The first food blog I ever came across was Heidi's 101 cookbooks, and I've been going back to her blog daily ever since its discovery. I haven't spent any time with her previous cookbook, Cook 1.0 , but her new book is gorgeous. She incorporates stunning photography with delicious recipes, with a focus on natural and whole ingredients. It's the first cookbook I've wanted to read cover to cover as it's packed with great information about incorporating natural and whole foods into your cooking. Some of the ingredients I've already discovered while working in the natural food industry, like agave syrup; others are a bit more esoteric, and I suspect, pretty difficult to find. She does have a list of resources in the appendix for anyone who has trouble finding ingredients at their local grocery or natural food store. I'm looking forward to making her Risotto-Style Barley, Crema de Guacamole soup, Gnocchi alla Romana, and her Giant Crusty and Creamy White Beans with Greens. I'm eager to recommend her book to everyone, especially those who haven't jumped into the world of natural foods yet.

So back to the muffins. The black bananas on my fridge were begging to be baked, so I gave them what they wanted. I've truly only baked a handful of times, usually trying banana bread, or a derivative. I've found in my limited experience that it is extremely difficult to get the right amount of wet ingredients to ensure a a moist end product. I was optimistic about the mixture of butter, bananas, and yogurt in Heidi's creation. It seemed destined for a successful end product. And sure enough I ended up with muffins with a nice moist interior, but subtly golden brown on the outside.

I did improvise quite a bit when it came to the ingredients. Choosing to be frugal, I opted for the three year old, unsealed bag of Unbleached All Purpose Flour thats been hiding in my cabinet (I chose to ignore the purpose of the chapter which was to incorporate a variety of whole grains into cooking.) I used salted butter, Greek yogurt instead of regular old plain, and omited cupcake papers. On the flip side I was happy to incorporate organic walnuts that I purchased at my local farmer's market, use some of the vanilla paste I bought at Trader Joe's, and take advantage of the sample of organic cane sugar I received at my last job. I do eat a good amount of all-natural and organic products, but at this point I'm still using up ingredients I have on hand exchanging them for better quality organic products whenever the opportunity arises, and in some cases, like the poor flour, the opportunity doesn't arise frequently.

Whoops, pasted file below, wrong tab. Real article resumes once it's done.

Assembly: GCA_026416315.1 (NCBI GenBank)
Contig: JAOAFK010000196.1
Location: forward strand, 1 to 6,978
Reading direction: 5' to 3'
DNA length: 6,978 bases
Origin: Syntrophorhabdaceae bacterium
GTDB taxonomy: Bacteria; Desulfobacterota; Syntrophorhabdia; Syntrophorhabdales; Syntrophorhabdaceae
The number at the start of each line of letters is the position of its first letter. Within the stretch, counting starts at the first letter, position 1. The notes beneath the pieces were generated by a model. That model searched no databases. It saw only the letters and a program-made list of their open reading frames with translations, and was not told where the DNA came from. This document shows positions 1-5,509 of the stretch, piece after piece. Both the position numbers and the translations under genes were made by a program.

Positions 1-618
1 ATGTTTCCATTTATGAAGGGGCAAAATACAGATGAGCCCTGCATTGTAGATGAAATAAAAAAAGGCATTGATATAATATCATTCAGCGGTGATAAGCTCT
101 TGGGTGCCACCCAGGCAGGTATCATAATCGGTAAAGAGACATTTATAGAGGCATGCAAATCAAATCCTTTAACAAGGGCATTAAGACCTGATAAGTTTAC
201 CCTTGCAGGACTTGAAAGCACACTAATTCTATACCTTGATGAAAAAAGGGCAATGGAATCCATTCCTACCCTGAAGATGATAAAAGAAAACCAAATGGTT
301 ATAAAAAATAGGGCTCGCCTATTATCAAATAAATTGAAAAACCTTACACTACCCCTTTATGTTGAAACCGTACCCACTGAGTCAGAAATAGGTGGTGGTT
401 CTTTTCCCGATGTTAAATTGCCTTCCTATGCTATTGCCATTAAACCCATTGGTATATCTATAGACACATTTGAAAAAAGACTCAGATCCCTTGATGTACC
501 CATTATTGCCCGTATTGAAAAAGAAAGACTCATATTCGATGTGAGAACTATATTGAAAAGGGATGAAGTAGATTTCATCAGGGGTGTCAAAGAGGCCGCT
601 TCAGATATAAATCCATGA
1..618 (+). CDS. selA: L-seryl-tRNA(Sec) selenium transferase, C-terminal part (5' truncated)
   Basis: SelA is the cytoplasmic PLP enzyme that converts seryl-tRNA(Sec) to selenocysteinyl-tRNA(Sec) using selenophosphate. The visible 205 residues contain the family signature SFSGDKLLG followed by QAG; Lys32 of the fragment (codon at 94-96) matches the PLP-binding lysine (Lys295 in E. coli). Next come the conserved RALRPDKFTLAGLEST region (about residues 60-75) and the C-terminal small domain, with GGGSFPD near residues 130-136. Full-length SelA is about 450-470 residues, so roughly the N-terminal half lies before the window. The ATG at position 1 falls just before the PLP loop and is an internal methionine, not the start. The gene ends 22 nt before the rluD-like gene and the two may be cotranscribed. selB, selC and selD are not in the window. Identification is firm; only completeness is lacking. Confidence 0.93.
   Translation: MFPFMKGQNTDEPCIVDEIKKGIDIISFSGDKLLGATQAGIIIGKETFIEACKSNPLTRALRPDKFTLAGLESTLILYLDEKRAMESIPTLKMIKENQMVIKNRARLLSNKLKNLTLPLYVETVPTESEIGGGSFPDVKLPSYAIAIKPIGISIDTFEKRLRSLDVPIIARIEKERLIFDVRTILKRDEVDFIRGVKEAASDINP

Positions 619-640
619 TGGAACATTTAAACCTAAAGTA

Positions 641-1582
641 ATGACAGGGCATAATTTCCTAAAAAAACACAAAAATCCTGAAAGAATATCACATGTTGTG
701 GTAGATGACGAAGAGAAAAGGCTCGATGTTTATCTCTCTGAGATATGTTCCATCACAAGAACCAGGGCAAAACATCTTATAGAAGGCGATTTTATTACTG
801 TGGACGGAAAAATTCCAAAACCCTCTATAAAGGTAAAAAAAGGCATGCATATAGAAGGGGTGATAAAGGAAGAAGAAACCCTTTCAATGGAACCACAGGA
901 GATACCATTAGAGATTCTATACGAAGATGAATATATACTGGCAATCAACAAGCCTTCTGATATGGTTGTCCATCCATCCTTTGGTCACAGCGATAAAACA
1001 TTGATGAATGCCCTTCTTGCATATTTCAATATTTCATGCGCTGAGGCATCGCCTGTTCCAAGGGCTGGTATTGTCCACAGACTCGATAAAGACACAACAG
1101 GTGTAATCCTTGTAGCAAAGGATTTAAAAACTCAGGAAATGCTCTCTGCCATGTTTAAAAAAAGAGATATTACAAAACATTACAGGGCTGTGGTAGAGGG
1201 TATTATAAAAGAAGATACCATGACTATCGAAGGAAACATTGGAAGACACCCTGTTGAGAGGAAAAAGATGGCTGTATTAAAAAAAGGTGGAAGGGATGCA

Either way the end product turned out well. The batter base seems to me a good template for more varieties of muffin. Next time I would probably try the same recipe sans Espresso powder, with the addition of other fruits and spices. I found the espresso was fairly subtle, so don't expect this to replace your daily coffee craving; although, I would still recommend this to anyone looking for a yummy breakfast muffin.

Here is Heidi's recipe with my own instructions (I'm still trying to figure out copyright laws, so bear with me. . .):

Makes 12 Muffins

  • 2 cups white whole-wheat flour
  • 2 teaspoons aluminum-free baking powder
  • 1/2 teaspoon fine-grain sea salt
  • 1 1/4 cups chopped toasted walnuts (toast in the oven about 4 minutes at 350 degrees)
  • 1 tablespoon fine espresso powder
  • 6 tablespoons unsalted butter, at room temperature
  • 3/4 cup natural cane sugar
  • 2 large eggs
  • 2 teaspoons vanilla extract
  • 1 cup plain yogurt
  • 1 1/2 cups mashed overripe bananas (about 3 large bananas)

Preheat the oven to 375 degrees. Line your muffin tin with papers.

Mix the dry ingredients: flour, baking powder, sea salt, 3/4 cup of the walnuts, and espresso powder. Set aside.

Cream the butter using a mixer, or good ole' fashioned hand mixing. Add sugar, continue to cream. Stir in eggs. Mix in the vanilla, yogurt (my favorite plain yogurt is Greek style), and mashed bananas.

Pour wet ingredients into dry mixture, and combine just until mixed through.

Spoon mixture into the muffin tin.

Bake for 25 minutes, or longer. Check for doneness with a toothpick (it comes out clean when it's finished baking). Let the muffins rest in their tin on the counter for about 5 minutes, then take them out and rest on a rack to finish cooling.

Enjoy for breakfast, or anytime you need a little pick-me-up.